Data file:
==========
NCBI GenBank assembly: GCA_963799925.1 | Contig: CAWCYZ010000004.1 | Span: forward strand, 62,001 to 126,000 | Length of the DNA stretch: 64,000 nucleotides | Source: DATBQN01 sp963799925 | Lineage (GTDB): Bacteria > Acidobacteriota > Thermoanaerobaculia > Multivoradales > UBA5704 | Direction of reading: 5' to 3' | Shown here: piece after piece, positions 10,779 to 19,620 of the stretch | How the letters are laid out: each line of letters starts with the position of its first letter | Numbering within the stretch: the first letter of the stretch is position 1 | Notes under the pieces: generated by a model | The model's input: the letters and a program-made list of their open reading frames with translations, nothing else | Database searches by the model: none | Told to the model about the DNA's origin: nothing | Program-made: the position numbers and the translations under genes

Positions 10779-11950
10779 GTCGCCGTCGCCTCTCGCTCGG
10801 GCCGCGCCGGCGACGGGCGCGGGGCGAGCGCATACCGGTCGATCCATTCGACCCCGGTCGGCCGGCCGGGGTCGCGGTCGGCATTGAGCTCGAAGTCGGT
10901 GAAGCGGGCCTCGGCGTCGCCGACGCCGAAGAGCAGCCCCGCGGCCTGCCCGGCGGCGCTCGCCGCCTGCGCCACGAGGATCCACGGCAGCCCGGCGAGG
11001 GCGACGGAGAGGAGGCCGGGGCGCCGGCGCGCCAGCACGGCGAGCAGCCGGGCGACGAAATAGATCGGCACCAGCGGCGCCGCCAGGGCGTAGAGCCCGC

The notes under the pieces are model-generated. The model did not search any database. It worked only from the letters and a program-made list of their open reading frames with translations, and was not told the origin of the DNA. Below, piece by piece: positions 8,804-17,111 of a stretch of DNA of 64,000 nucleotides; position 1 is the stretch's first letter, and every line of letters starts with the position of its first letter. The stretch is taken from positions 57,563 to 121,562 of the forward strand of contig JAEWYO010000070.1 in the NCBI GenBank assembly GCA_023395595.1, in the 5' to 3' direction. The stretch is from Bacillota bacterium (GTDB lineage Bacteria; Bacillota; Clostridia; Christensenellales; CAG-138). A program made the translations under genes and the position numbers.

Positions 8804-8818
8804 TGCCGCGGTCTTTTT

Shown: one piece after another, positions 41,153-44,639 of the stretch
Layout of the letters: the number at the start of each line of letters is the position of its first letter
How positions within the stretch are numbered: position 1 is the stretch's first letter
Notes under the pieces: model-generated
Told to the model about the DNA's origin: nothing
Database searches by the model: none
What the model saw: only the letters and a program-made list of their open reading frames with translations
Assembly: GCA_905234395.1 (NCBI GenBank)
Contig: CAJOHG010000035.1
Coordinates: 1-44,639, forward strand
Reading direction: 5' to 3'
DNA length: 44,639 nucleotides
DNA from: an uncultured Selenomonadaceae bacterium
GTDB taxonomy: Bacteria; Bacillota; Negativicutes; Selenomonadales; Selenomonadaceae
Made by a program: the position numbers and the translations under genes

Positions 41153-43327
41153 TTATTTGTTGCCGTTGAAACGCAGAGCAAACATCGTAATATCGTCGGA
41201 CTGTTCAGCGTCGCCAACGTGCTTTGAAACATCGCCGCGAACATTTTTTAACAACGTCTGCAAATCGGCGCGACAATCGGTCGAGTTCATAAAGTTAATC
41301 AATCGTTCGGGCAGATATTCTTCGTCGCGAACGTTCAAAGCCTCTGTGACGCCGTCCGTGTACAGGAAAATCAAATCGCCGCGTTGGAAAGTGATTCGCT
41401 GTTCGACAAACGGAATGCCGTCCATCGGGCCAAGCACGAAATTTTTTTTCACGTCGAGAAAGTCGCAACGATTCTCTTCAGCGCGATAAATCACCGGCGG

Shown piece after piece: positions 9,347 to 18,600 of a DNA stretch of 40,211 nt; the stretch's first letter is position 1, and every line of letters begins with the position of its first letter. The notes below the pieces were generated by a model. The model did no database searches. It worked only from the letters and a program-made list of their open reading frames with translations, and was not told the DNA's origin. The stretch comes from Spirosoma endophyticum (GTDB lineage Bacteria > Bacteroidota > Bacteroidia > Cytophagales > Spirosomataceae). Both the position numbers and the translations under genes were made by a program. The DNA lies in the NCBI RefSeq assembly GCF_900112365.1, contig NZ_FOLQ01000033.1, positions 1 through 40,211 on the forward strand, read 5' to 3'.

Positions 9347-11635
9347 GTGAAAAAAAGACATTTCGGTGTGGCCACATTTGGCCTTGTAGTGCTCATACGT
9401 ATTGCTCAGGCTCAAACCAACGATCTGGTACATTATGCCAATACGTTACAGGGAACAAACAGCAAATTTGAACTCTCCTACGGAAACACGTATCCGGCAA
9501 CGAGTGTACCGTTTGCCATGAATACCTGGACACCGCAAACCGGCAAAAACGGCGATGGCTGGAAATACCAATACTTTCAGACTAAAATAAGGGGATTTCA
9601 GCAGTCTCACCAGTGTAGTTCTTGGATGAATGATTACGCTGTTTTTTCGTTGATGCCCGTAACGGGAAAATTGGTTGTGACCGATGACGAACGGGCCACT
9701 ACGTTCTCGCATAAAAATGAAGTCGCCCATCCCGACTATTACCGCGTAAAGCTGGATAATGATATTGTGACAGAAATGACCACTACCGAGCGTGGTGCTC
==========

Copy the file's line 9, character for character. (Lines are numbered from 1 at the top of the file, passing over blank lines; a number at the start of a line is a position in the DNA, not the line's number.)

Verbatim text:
8804 TGCCGCGGTCTTTTT